December 22 coronavirus news

By Julia Hollingsworth, Adam Renton, Melissa Macaya and Melissa Mahtani, CNN

Updated 12:00 a.m. ET, December 23, 2020
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8:55 p.m. ET, December 22, 2020

US hits record number of Covid-19 hospitalizations

From CNN’s Virginia Langmaid

Medical staff members work to extract muscle sample from a patient for muscle biopsy examination in the Covid-19 intensive care unit at the United Memorial Medical Center on December 22, in Houston, Texas.
Medical staff members work to extract muscle sample from a patient for muscle biopsy examination in the Covid-19 intensive care unit at the United Memorial Medical Center on December 22, in Houston, Texas. Go Nakamura/Getty Images

The United States reported 117,777 current Covid-19 hospitalizations on Tuesday, setting a new record high since the pandemic began, according to the Covid Tracking Project (CTP).

This is the 21st consecutive day that the US has remained above 100,000 current hospitalizations.

The highest hospitalization numbers according to CTP data are:

  1. Dec. 22: 117,777
  2. Dec. 21: 115,351
  3. Dec. 17: 114,459
  4. Dec. 18: 113,955
  5. Dec. 19: 113,929

At least 18,202,019 cases of coronavirus and 322,345 deaths have been reported in the US, according to Johns Hopkins University data.

8:34 p.m. ET, December 22, 2020

Cayman Islands reduces prison sentence for US teen who broke quarantine rules

From CNN’s Jonny Hallam in Atlanta

Skylar Mack, an 18-year-old college student from Georgia, has been sentenced to two months in prison after breaking Covid-19 protocol in the Cayman Islands.
Skylar Mack, an 18-year-old college student from Georgia, has been sentenced to two months in prison after breaking Covid-19 protocol in the Cayman Islands. Jeanne Mack

The Cayman Islands Court of Appeal has reduced the prison sentences of a US teen and her boyfriend after she broke the British Caribbean territory’s quarantine rules by going to watch him take part in a jet ski competition, her attorney said.

Skylar Mack, 18, from Georgia and her boyfriend Vanjae Ramgeet, 24, had their prison terms reduced to two months after the court agreed the original term of four months was not appropriate in the circumstances of this case.

Mack left for the Islands on November 27 after testing negative for Covid-19 at home. When Mack landed, she was given another Covid-19 test, which came back negative and she was told to remain in isolation for two weeks. Instead, she decided to attend Ramgeet's jet ski competition two days later.

"In her mind, as long as she stayed away from everybody, she would be OK to go watch her friend's race, it was their big national finals race, the last race of the year, big deal," her grandmother told CNN last week.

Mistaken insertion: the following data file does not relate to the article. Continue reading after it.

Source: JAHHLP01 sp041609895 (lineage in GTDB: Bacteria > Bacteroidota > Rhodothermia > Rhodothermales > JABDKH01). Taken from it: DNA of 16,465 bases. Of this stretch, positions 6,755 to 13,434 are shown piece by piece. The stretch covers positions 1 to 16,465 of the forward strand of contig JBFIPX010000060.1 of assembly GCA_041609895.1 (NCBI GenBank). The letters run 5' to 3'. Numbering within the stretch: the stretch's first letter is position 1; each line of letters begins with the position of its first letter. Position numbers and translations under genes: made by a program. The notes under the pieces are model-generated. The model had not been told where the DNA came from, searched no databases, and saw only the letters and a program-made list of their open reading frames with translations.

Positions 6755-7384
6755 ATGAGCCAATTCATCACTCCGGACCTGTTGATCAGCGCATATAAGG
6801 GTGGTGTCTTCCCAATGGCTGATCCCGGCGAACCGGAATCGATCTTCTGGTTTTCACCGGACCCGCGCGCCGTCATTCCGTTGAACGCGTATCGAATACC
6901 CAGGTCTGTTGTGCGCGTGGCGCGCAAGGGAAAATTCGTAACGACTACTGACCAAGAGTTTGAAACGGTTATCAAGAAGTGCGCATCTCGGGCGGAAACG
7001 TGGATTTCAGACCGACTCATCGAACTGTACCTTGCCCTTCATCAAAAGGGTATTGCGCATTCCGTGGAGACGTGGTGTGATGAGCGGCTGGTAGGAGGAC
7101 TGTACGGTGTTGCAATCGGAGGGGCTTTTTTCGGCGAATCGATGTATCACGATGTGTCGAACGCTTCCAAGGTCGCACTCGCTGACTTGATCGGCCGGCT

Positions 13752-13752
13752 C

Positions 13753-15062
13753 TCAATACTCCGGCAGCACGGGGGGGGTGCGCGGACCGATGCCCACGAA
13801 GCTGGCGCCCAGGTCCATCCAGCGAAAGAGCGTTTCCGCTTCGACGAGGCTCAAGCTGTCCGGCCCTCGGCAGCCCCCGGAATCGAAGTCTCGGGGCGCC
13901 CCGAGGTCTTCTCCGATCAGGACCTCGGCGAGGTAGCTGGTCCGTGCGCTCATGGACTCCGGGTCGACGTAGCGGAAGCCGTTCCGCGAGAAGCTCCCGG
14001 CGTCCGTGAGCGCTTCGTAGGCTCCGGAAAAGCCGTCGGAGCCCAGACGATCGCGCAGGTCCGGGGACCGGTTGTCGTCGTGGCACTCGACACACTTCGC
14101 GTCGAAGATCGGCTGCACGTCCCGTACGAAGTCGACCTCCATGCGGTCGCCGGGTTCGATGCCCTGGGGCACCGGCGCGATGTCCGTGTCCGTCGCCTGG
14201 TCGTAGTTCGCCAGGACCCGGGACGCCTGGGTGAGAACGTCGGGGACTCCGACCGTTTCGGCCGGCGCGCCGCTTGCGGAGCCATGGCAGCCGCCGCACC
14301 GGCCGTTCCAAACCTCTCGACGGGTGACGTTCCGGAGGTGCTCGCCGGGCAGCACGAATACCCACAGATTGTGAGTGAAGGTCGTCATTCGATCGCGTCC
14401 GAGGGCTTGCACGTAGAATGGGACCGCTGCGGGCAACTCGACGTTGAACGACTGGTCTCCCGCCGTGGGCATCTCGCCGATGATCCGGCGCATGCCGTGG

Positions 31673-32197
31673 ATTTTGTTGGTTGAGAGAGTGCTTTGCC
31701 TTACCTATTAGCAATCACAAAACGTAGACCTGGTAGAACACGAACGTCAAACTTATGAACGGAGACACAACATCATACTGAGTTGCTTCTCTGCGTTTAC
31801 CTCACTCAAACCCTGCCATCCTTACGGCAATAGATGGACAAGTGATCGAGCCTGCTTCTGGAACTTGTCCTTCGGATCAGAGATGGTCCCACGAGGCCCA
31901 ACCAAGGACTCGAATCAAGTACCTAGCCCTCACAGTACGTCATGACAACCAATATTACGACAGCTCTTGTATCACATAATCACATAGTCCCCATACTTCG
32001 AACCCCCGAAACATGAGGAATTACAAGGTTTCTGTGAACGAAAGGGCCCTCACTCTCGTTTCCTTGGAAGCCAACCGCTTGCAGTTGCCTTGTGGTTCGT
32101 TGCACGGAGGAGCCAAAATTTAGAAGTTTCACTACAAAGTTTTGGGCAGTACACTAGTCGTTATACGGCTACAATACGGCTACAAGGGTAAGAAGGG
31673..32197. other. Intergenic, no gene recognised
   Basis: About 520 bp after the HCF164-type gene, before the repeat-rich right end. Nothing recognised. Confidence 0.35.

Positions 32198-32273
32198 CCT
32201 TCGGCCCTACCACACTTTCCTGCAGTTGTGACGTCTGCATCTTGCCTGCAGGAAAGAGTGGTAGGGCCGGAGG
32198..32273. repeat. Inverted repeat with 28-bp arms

Race attendees, who knew Mack, reported her breach of isolation and officials arrested her. She was initially sentenced to four months in prison, as was Ramgeet for "abetting" her offence.

In a statement to CNN, attorney Jonathon Hughes said "whilst it was our hope that Skylar would be able to return home to resume her studies in January, we accept the decision of the court."

"Ms. Mack and Mr. Ramgeet continue to express remorse for their actions and ask for the forgiveness of the people of the Cayman Islands," he said.

8:16 p.m. ET, December 22, 2020

Trump calls on Congress to "amend" Covid relief bill

From CNN's Nikki Carvajal, Kevin Liptak and Jeremy Diamond

President Donald Trump speaks at an Operation Warp Speed vaccine summit at the White House on December 8.
President Donald Trump speaks at an Operation Warp Speed vaccine summit at the White House on December 8. Al Drago/Bloomberg/Getty Images

US President Donald Trump signaled he will not sign the coronavirus relief bill passed by Congress unless it amends the massive spending legislation.

“Send me a suitable bill or else the next administration will have to deliver a Covid relief package and maybe that administration will be me and we will get it done,” he said in a video released on Twitter.

The extraordinary message came after Trump largely left negotiations over the measure to lawmakers and his Treasury Secretary Steven Mnuchin. It leaves the future of the $900 billion stimulus package and its accompanying government funding measure in question.

Trump did not explicitly threaten to veto the bill, but said he was dissatisfied with its final state.

The statement was filmed by the White House and was not open to the media. Reporters did not have a chance to ask the President questions. It’s unclear when the message was recorded.

“I’m asking Congress to amend this bill and increase the ridiculously low $600 to $2,000 or $4,000 per couple,” Trump said. “I’m also asking Congress to immediately get rid of the wasteful and unnecessary items in this legislation or to send me a suitable bill.”

The President has in the past said he would sign the bill, and earlier Tuesday the White House publicly defended the proposal. But many of his allies have spoken out against the agreement passed by Congress.

7:01 p.m. ET, December 22, 2020

Arkansas sees record number of Covid-19 hospitalizations

From CNN's Gisela Crespo

Arkansas reported on Tuesday 1,103 people are currently hospitalized for Covid-19, the highest number of hospitalizations since the pandemic began, Gov. Asa Hutchinson said during a news briefing.

Hutchinson announced the state is partnering with Baptist Health Systems to add 124 additional hospital beds in Little Rock and Van Buren to accommodate Covid-19 patients.

The governor explained that while the state's health care system has been able to manage the current caseload, "we don't know what the rest of December is going to be like."

"We don't know what January is going to be like because we don't know what Christmas is going to be like... If we're not successful, then we're going to see another spike after Christmas and we have to be prepared for it," Hutchinson said. 

Note: These numbers were released by the Arkansas Department of Health and may not line up exactly in real-time with CNN’s database drawn from Johns Hopkins University and the Covid Tracking Project. 

7:01 p.m. ET, December 22, 2020

Fauci warns of a "superimposed" surge on top of the current surge if people travel for the holidays

From CNN’s Shelby Lin Erdman

CNN
CNN

If Americans disregard the dire situation already underway as the coronavirus rages across many regions of the country and travel for the holidays anyway, Dr. Anthony Fauci, the director of the National Institute of Allergy and Infectious Diseases, is warning of a “difficult” time next month. 

“As you might imagine, it's quite concerning to me,” Fauci told CNN on Tuesday.

The Transportation Security Administration is reporting record-high pandemic travel and said that it screened more than 4 million air travelers between Friday and Monday.